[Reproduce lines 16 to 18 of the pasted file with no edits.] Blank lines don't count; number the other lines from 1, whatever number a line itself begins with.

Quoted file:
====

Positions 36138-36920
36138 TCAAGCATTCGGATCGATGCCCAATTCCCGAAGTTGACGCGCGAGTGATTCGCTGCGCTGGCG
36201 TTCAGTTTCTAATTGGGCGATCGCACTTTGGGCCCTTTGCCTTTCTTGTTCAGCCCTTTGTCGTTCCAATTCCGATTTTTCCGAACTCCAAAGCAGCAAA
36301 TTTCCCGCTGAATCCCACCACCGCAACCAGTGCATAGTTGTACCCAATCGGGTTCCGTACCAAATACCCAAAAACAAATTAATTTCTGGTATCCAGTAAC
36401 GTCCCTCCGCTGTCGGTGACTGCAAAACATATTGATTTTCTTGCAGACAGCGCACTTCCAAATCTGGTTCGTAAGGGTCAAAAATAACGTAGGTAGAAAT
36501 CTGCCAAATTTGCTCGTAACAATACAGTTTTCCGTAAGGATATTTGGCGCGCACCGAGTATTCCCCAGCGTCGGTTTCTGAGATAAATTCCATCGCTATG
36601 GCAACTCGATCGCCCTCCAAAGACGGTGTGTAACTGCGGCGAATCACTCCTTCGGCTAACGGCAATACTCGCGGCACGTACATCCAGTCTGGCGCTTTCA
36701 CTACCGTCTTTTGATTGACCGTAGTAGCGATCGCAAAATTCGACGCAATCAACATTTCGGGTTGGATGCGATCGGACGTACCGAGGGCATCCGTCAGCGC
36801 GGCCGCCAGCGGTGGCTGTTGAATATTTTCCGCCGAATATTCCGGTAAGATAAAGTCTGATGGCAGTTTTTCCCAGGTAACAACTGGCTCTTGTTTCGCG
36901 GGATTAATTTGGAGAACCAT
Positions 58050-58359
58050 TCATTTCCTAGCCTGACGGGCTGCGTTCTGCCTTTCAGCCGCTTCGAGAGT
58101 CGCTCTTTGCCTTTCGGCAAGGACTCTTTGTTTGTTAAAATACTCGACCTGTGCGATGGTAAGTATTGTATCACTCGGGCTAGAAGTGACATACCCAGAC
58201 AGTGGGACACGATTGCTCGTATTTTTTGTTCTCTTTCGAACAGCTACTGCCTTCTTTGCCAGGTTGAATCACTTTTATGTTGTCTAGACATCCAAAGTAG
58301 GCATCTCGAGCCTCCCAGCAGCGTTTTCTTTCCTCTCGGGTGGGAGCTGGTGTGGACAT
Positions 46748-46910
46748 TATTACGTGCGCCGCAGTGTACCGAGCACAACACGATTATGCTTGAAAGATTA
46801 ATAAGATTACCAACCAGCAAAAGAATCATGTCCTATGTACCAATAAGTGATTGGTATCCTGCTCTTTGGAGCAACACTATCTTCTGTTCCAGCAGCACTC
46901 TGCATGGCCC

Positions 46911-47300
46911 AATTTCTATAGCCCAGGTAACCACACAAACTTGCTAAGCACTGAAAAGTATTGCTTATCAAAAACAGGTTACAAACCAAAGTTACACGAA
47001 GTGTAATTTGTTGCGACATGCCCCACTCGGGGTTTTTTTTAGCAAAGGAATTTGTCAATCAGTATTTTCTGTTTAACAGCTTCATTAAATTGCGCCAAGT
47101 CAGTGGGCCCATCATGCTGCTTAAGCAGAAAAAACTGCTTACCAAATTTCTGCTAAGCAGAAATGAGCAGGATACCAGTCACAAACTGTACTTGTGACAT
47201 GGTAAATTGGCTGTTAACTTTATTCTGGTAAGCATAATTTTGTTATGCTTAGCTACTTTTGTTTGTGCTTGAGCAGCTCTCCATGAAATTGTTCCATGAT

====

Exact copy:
Positions 46748-46910
46748 TATTACGTGCGCCGCAGTGTACCGAGCACAACACGATTATGCTTGAAAGATTA
46801 ATAAGATTACCAACCAGCAAAAGAATCATGTCCTATGTACCAATAAGTGATTGGTATCCTGCTCTTTGGAGCAACACTATCTTCTGTTCCAGCAGCACTC